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15 March 2014

Report from Dhaka Conference held 24-26 February 2014

The Collegium Ramazzini, Harvard University and the Dhaka Community Hospital Trust hosted a conference entitled "Sustainable work/sustainable development, safety and health awareness training to improve working conditions in the garment, tannery and construction industries of Bangladesh" at the Dhaka community hospital on February 24-26, 2014 in Dhaka, Bangladesh. It was chaired by the Chairman of Dhaka Community Hospital Trust, Dr. Quazi Quamruzzaman and Dr. David Christiani from Harvard University representing the Collegium Ramazzini. Collegium Fellow Ronald Dobbin coordinated the organization of the conference on behalf of the Collegium Ramazzini.

The conference was highly successful in addressing current occupational health issues in Bangladesh, drawing over 170 attendees who participated and engendered excellent discussion. There was broad representation from government, employers, trade unions, and NGOs in BD, and WHO (Dhaka Office). Experts from Malaysia, Korea, Germany, Australia, South Africa, Sweden, Holland, and the US participated. Collegium Ramazzini Fellows included, in addition to Christiani and Dobbin, Knut Ringen, Krishna Gopal Rampal, Anders England, and Margrit von Braun.

Additional co-sponsors included TerraGraphics International Foundation and the Society for Occupational Safety and Health and the Service Employees International Union from the US. The United Food and Commercial Workers from the US sent two speakers to address worker training.

Plenary sessions addressed a health risk assessment approach, special populations including gender issues in the workplace, and reports on successful prevention programs for both the workplace and community. Topics ranged from occupational lung disease to worker training to life-cycle in construction to safety and health in the context of decent work and hierarchy of control. Perspectives were given by Bangladeshi worker representatives and NGOs. An Action Plan for next steps was drafted.

Discussion followed two tracks:
Environmental and Occupational Safety and Health (EOSH)
Construction Occupational Safety and Health (COSH)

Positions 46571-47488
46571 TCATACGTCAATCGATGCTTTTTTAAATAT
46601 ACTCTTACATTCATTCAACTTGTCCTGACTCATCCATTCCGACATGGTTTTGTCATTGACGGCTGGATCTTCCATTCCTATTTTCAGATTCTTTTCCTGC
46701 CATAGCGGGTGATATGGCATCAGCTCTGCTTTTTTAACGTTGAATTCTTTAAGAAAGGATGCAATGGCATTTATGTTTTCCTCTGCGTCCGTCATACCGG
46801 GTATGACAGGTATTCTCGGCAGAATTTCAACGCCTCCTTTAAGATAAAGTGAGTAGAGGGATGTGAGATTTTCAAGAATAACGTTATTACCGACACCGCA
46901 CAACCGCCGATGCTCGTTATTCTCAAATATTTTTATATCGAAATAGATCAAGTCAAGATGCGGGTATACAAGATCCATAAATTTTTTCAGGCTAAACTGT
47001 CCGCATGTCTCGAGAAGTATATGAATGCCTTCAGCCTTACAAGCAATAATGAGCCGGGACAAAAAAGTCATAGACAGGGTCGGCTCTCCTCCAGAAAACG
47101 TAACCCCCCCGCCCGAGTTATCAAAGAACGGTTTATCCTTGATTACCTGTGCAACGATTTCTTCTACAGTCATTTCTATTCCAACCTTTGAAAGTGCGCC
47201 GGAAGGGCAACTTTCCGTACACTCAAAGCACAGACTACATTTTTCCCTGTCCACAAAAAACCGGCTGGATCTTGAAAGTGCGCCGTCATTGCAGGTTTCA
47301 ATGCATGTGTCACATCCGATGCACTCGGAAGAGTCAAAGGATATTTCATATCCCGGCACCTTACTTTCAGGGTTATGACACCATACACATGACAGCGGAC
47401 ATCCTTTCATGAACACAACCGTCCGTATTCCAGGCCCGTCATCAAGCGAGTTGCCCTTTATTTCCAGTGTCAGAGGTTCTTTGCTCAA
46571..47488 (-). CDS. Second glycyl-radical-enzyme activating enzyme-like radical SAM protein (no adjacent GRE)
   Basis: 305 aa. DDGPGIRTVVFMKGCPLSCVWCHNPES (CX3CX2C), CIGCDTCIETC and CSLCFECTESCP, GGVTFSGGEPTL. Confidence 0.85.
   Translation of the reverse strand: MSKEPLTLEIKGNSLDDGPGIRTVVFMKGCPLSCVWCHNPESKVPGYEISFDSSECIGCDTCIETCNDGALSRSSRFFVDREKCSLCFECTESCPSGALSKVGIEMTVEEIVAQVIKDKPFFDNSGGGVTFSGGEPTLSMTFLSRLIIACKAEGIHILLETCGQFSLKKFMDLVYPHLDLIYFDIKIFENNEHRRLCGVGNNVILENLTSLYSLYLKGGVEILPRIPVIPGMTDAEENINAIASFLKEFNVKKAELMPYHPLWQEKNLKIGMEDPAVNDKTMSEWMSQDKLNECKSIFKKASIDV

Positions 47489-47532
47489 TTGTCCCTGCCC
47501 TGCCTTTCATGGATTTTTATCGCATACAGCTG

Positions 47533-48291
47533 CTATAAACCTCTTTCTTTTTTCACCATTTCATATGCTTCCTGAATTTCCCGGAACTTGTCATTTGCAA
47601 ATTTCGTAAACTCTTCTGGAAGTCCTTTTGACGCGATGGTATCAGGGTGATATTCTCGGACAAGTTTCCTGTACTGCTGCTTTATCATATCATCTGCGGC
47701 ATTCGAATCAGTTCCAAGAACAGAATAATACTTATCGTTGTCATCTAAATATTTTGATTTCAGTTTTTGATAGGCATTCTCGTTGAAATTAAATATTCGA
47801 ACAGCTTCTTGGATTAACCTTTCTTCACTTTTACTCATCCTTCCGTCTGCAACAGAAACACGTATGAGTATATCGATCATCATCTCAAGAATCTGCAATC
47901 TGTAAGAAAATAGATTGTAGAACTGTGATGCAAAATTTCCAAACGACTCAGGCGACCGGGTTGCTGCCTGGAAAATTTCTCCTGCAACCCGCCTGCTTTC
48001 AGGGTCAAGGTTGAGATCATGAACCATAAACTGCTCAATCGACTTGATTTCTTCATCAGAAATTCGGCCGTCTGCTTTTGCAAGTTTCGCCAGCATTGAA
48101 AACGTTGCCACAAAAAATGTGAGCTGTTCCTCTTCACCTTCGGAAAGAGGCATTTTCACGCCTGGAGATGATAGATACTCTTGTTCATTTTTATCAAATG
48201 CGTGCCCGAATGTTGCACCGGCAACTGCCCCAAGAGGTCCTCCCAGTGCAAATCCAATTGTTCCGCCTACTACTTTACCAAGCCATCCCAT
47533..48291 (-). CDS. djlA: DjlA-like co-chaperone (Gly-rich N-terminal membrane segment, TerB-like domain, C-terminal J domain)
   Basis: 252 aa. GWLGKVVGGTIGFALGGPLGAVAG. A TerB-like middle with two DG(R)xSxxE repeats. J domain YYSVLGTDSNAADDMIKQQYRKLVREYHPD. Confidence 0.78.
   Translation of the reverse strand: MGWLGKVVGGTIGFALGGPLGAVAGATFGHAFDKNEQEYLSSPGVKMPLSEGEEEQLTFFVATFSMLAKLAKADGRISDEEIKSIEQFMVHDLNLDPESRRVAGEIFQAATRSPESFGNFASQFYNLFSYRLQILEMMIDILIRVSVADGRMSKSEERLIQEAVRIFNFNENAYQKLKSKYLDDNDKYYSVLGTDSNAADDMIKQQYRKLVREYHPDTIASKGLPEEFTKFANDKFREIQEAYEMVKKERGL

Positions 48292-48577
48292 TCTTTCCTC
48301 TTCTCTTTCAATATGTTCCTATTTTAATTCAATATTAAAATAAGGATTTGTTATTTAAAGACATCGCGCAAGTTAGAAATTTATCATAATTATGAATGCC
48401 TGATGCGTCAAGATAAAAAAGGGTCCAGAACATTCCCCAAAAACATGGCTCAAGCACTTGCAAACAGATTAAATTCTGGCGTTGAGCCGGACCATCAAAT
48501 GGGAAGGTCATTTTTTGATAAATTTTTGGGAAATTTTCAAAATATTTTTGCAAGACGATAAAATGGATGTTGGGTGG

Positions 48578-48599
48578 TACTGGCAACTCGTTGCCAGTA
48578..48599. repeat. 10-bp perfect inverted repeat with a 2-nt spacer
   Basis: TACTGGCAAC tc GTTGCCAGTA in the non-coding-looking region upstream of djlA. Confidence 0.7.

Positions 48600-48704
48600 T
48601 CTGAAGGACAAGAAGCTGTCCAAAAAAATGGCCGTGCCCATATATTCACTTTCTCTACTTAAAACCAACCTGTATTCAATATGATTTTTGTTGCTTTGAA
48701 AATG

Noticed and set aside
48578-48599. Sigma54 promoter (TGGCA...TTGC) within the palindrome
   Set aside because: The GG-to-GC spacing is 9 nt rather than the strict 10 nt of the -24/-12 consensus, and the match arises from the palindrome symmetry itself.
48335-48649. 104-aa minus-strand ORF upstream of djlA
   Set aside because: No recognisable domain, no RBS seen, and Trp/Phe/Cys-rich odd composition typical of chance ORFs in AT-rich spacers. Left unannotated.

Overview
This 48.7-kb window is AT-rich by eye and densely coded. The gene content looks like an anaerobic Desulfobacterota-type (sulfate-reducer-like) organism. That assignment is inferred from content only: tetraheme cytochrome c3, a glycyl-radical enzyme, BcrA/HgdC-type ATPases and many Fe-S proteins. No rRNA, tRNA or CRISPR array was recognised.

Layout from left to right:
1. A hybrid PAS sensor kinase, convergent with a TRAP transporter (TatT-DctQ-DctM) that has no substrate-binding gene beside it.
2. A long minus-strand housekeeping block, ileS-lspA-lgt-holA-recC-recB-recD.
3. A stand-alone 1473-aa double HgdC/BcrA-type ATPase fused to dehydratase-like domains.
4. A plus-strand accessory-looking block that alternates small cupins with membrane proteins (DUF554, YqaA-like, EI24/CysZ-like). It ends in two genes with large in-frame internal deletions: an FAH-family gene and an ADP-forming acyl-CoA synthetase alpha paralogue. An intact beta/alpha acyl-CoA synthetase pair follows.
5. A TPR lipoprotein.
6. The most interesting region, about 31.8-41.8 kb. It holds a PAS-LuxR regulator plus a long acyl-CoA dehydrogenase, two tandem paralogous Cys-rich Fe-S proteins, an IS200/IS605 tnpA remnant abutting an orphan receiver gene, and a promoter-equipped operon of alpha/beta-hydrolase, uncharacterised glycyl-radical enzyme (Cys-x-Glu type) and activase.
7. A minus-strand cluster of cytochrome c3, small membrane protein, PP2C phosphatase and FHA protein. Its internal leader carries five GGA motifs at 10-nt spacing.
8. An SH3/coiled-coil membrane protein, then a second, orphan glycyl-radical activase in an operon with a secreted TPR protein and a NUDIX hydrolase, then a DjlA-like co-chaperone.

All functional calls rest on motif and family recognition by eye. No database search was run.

Three central needs emerged from the conference: (1) there is a lack of valid data on occupational risks and official data greatly underestimate risks; (2) there is a lack of expertise in occupational safety and health; and (3) there is no compensation scheme for injured workers.

The main outcome of the conference was the announcement of a new non-profit, tentatively named the Centre for Occupational and Environmental Safety and Health Research and Advocacy to be created, and largely funded locally as part of the Dhaka Community Hospital Trust. Its first activities will likely be more data characterization of occupational risks and the establishment of a basic safety and health training program for all workers, initially focused on the construction industry.

An additional positive outcome is that Fellows made excellent connections with the International Centre for Diarrhoeal Disease Research and the Centre for Injury Prevention and Research in Bangladesh (in Dhaka.) Both of these latter Centres have connections with Swedish institutions and have strong interest in data collection and analysis of occupational injury and disease in Bangladesh. We also made very positive connections with the German Aid Agency, GIZ and their project on injury prevention in shipbuilding.

A follow-up meeting is scheduled for the week of October 11 in Dhaka. It will be organized jointly by Dhaka Community Hospital Trust, Collegium Ramazzini Fellows and the International Social Security Association (ISSA). The plan for this conference is in three broad areas:
1) Dhaka Community Hopsital Trust will introduce its new Center for Occupational and Environmental Safety and Health Research and Advocacy
2) Collegium Ramazzini will address scientific aspects of occupational and environmental health, including initial estimates of occupational safety and health risks based on household survey data from Bangladesh;
3) ISSA will present best practices for injury prevention and introduce models for national compensation programs for injured workers and their families.

There will be a long-term opportunity for collaboration between the Collegium and the Dhaka Community Hospital Trust and other safety and health institutions in Bangladesh, with focus on two areas: providing scientific support, and helping to organize exchange programs so that occupational and environmental health researchers in Bangladesh can spend time to strengthen their expertise at foreign institutions, and in return, for foreign scientists to spend time in Bangladesh. Fellows interested in supporting these efforts in Bangladesh should contact project coordinator Ronald Dobbin.



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